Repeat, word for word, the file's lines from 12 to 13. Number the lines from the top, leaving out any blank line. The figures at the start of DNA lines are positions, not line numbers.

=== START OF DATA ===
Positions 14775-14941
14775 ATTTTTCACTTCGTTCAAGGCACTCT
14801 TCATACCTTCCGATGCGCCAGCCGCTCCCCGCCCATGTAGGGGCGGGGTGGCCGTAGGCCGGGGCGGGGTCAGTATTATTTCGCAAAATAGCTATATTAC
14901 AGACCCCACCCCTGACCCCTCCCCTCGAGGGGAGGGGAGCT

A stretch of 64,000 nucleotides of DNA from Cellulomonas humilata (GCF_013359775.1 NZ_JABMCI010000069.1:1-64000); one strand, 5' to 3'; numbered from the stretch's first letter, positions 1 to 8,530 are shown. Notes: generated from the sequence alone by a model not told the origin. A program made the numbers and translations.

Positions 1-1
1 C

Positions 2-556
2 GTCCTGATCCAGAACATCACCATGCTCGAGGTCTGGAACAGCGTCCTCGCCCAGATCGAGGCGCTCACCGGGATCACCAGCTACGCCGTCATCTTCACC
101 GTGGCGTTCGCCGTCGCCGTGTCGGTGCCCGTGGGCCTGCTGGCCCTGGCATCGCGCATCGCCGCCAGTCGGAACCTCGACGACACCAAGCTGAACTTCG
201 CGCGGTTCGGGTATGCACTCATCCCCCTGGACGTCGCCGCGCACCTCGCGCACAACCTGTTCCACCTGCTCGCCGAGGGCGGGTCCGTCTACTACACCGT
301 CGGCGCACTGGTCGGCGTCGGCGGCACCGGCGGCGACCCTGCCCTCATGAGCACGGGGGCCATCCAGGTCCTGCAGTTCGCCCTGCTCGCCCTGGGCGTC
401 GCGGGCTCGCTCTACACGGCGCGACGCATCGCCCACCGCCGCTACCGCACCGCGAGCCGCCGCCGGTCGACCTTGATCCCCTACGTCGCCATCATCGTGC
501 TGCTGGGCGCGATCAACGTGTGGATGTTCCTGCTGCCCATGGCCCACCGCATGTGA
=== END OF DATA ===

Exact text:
301 CGGCGCACTGGTCGGCGTCGGCGGCACCGGCGGCGACCCTGCCCTCATGAGCACGGGGGCCATCCAGGTCCTGCAGTTCGCCCTGCTCGCCCTGGGCGTC
401 GCGGGCTCGCTCTACACGGCGCGACGCATCGCCCACCGCCGCTACCGCACCGCGAGCCGCCGCCGGTCGACCTTGATCCCCTACGTCGCCATCATCGTGC